Learning More- Firelight Knit

Yes, sometimes I bite off more than I can chew. I have done this in many areas of life over the years, including designing, and my latest design is one such item.

The Firelight Knit Shawl was created upon request as a sister to the crochet version. Both utilize a yarn that has little stretch or body and adorned with beads. It seems pretty straight forward, I have translated Tunisian crochet to knit before fairly successfully, but I did not account for the beads.

Firelight Knit Shawl www.lindadeancrochet.com

Firelight Knit Shawl

I learned a lot, such as how much differently beads work in knitting. I thought it would be similar to crochet, in that you work a bead in a stitch and there it will stay. Crochet has a bit more securing properties in this manner, since it twists and turns in a stitch, whereas knitting is simply a loop. This loop can allow the beads to shift a bit more when being worked, or even when it is finished…so I had to learn some improvising skills and learn more about knitting then I had originally set out to do. However I am pleasantly surprised at how happy I am with the end result.

I had to change the stitch pattern a couple of times and adjust the needle size, but in the end I created a shawl with a spider webbing effect. The edges are not completely straight, as the beads near the edge tend to drag it down a bit, but I think that adds a bit of charm to it. I worked up the sample with 6/0 size beads, and this causes a bit more of the pulling out of shape. Worked with 8/0 beads the movement would be less.

Firelight Knit Shawl www.lindadeancrochet.com

Firelight Knit Shawl

What probably attracts me most is that it has a complete shimmer and a great drape. The flowing shape really highlights the wearer. It is subtle, not attention grabbing, but once it has your attention it keeps it.

At Long Last Interrupted! – Knit it! Crochet it!

People can be a bit surprised at how long it can take for a design to become a pattern, even when you are self-publishing. In some cases it can take up to a year; there is the design process that has you working out all the bugs, then writing the pattern and stitching the item (or maybe you stitch it first then write up the pattern), then you send it for review with a Technical editor to make sure that everything makes sense and can be understood (not everyone does this step, but it definitively makes a difference). Then it is into the world of photography, and lay out…then it is ready to upload and announce its introduction into the world. Did I mention that this happens while you are juggling any other contracts you may have in place? Or juggle the needs of your family? Or still attempting to create new ideas? Yes, it can take time.

Interrupted Shawl, knit version wwww.lindadeancrochet.com

Knit version of Interrupted

That is a bit of the history of Interrupted. The name may be a bit foretelling in its journey to being born into the world.  This design is another of my “Two in One”, meaning you get both a knit and a crochet version in the same pattern almost like a little bit of “something for everyone”. It actually got its name from the drop stitches that break the solid fabric pattern to create an airy feel. Both patterns are worked from the small point of a triangle outward, this makes for a great pattern that you can just use along with your yarn and end it when you think the size if correct for you.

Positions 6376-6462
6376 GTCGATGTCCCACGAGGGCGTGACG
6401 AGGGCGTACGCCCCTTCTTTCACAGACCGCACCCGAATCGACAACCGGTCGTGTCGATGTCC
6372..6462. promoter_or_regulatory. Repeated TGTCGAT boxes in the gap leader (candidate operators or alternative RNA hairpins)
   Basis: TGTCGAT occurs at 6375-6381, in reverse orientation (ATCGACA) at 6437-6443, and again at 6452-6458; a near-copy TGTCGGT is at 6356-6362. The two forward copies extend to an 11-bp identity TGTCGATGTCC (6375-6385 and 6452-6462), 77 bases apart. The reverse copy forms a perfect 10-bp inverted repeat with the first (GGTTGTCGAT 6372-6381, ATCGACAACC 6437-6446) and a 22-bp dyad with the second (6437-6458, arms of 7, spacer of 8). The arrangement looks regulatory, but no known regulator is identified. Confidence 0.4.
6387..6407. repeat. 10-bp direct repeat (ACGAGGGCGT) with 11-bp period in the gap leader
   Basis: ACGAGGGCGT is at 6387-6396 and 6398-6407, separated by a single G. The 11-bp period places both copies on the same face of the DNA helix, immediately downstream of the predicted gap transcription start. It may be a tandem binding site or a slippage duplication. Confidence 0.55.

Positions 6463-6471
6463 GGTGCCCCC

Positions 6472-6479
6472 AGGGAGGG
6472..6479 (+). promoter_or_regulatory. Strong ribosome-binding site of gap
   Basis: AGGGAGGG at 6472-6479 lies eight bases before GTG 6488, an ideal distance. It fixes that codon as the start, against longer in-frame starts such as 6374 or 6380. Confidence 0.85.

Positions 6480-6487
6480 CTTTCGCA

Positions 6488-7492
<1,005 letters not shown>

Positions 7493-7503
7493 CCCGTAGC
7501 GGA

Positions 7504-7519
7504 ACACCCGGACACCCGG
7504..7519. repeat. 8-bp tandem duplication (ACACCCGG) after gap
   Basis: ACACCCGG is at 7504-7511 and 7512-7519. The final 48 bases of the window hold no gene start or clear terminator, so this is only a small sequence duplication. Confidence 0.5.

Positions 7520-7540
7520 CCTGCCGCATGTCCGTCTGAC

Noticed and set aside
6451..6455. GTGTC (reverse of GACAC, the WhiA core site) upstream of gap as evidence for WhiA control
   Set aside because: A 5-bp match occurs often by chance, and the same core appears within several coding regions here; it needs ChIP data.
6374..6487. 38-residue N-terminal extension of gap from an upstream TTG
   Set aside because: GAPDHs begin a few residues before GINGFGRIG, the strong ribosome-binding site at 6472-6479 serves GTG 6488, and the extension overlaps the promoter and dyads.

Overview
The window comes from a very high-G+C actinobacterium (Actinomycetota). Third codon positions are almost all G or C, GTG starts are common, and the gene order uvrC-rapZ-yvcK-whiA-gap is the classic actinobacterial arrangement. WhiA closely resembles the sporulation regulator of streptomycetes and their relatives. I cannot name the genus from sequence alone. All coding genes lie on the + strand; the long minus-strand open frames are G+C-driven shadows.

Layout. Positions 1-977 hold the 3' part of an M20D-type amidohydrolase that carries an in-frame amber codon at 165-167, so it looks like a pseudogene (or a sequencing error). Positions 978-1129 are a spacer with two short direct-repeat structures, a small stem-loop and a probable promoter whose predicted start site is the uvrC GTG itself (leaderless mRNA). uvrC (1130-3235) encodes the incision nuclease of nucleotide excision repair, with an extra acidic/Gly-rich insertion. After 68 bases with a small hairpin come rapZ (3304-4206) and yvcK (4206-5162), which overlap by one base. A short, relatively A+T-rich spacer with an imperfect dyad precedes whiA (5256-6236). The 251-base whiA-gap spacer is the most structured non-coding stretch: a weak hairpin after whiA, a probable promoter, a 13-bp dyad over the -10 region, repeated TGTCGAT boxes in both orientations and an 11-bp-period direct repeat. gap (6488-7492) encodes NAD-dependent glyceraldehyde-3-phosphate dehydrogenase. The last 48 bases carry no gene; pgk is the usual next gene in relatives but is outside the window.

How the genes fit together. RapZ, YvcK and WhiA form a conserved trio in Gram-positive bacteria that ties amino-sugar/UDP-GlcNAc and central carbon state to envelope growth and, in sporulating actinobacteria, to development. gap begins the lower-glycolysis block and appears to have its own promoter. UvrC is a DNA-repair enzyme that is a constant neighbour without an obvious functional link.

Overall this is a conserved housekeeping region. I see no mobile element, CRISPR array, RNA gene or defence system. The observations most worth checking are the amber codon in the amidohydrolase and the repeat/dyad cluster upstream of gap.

Interrupted Shawl, crochet version www.lindadeancrochet.com

Crochet version of Interrupted

The solid fabric has a bit of texture, and that is the first thing people comment about them. The texture looks much more difficult than it is to execute, but when paired with dropped stitches it has a contrast that really highlights the textural differences. Check this design out for your self at either Craftsy or Ravelry.

Once again this design is pair with a Lickin Flames shawl pin, and Lisa Souza Yarn (Baby Alpaca Silk Petite…1 skein)…I love coming up with these one skein projects, and working with these two companies is always a joy. It really helps that they are such nice people, if you haven’t checked out their work, I really recommend it.

Love Me Some Cashmere- A Luxury Yarn

Cashmere has been a term that signifies luxury for a long time. I remember watching some 1980’s movies where the character wearing the fuzzy cashmere sweater was the rich either miss understood teen or self-centered antagonist. I always see it in my mind with the big hair of the decade, and thus have felt that it was a wealthy fiber well out of my realm.

Learning more about yarn and fibers I have found cashmere a bit of a misnomer, it is a fiber from the underbelly of a goat. What makes cashmere, well cashmere, is the micron count of the fiber has to be 19 or finer, with less than 3 percent by weight of fibers exceeding 30 microns. Basically it is very thin in diameter. The length of the fiber also must be at least 1.25 inches (3 centimeters) and meet a specific crimp structure (have a certain wavy pattern).

Lisa Souza Dyeworks Cashmere Sport

Some of qualities of this fiber are readily seen in Lisa Souza’s Cashmere Sport yarn. Cashmere holds its shape well yet is springy. It is very light weight, with a lovely drape, and is incredibly warm. One of the most noticeable feature is that light does not reflect from this yarn, it appears more like a velvet and absorbs the light. This may be one of the factors that gives it a luxury quality.

As the fibers are so fine it is extremely soft. This is definitely a yarn that I want to snuggle with. The Sport weight skein provided from Lisa Souza Dyeworks is available in a 2oz/200yrd put up, just enough for a set of fingerless mitts, a hat, or a scarf. (I have a free pattern featuring this yarn in a Tam here). This yarn has a soft stitch definition and thus any really heavily textured stitches might have a soft edge then you may be have with. It can easily support a lace design, and does not demand too much attention to itself, allowing your handwork to shine.